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Taliban kill leader of ISIS cell that bombed Kabul airport

Over the past two years, the Taliban have waged a severe campaign against ISIS-K in Afghanistan. So far, their security services have effectively prevented the group from seizing territory or recruiting large numbers of ex-Taliban fighters who were bored in peacetime — one of the worst-case scenarios since the fall of Afghanistan’s Western-backed government.

Still, in the absence of U.S. airstrikes and Afghan commando attacks that killed many of its leaders, ISIS-K has spread from its original stronghold in eastern Afghanistan to nearly all 34 countries in the country, according to the United Nations Assistance Mission in Afghanistan. provinces. The group has also carried out major suicide attacks on government buildings and foreign embassies in Kabul.

The attacks have dented the peaceful image the Taliban are trying to paint of Afghanistan under their rule, the country’s first relative calm in 40 years and a hallmark promise of the new Taliban government. While some officials in the Taliban government have touted the success of the raid on the alleged ISIS-K hideout, others have categorically denied the presence of ISIS-K in the country.

In February 2022, a Pentagon report concluded that an ISIS suicide bomber carried out the attack at the airport’s convent gate. The findings of an Army-led team of investigators contradicted an initial report from top U.S. commanders that militants at the airport opened fire on crowds seeking to flee the country and caused some casualties.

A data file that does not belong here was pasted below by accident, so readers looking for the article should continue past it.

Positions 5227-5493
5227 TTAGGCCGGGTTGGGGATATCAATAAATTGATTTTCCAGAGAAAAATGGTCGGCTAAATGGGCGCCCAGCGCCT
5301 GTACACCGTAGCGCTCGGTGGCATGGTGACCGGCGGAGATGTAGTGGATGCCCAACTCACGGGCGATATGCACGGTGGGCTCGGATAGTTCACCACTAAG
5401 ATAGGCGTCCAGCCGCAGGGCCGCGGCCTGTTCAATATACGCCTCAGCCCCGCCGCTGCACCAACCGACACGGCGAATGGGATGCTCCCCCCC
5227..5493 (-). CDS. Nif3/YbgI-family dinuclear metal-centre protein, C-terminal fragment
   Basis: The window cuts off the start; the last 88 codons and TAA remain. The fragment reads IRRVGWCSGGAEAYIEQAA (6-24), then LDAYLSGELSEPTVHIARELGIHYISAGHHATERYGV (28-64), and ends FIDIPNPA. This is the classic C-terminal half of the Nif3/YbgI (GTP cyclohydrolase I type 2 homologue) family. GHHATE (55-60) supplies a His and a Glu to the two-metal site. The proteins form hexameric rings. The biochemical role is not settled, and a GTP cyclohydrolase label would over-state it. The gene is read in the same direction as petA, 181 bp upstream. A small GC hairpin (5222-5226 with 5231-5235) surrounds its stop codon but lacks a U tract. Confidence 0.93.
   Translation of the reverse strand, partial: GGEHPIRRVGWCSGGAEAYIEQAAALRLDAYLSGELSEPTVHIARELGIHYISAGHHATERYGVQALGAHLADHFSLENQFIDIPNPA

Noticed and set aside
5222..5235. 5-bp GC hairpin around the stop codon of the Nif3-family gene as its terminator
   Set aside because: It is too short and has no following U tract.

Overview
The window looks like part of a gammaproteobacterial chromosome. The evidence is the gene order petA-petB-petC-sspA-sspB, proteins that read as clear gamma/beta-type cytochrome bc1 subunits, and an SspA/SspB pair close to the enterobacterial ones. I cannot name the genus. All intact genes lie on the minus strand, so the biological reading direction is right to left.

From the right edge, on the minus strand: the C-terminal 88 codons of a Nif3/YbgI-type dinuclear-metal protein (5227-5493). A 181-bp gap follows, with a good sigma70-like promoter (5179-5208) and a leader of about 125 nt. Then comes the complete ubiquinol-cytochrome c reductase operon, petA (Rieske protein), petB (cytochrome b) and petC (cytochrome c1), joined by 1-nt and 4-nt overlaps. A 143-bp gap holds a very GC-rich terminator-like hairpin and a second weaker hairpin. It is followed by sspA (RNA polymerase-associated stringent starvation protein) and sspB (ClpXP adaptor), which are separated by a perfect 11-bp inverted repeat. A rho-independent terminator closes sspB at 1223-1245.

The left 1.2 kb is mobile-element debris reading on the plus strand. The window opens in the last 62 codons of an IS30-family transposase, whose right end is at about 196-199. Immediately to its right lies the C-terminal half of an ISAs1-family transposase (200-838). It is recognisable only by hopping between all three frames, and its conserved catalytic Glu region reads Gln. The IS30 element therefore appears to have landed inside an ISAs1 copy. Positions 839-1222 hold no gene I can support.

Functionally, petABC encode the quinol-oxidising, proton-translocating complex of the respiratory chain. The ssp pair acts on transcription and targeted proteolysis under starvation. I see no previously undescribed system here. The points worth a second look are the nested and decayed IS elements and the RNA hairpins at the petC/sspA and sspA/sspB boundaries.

The report also exempted the Marines from firing into the crowd at the Abbey Gate, as some officials suspected, because of the large amount of ammunition the Marines fired after the Aug. 26 attack.

The Islamic State identified the suicide bomber as Abdul Rahman Logari. He was one of thousands of militants released from at least two high-security prisons after the Taliban took control of Kabul 11 ​​days before the attack, U.S. officials said. The Taliban emptied these facilities indiscriminately, freeing not only their own prisoners but also ISIS-K fighters.

Perhaps America’s biggest blunder after the Abbey Gate bombing will come three days later. On Aug. 29, U.S. officials, fearing another suicide bomber would hit the airport, launched a drone strike that hit a white Toyota that may have contained water cans rather than explosives. The officials who called the strike were unaware of video showing at least one child in the area two minutes before the strike.

In the end, 10 civilians, including 7 children, were killed.

Karen Demirjian Reporting from Washington, and Eric Schmidt From Portland, Oregon. Christina Goldbaum Reports from London.

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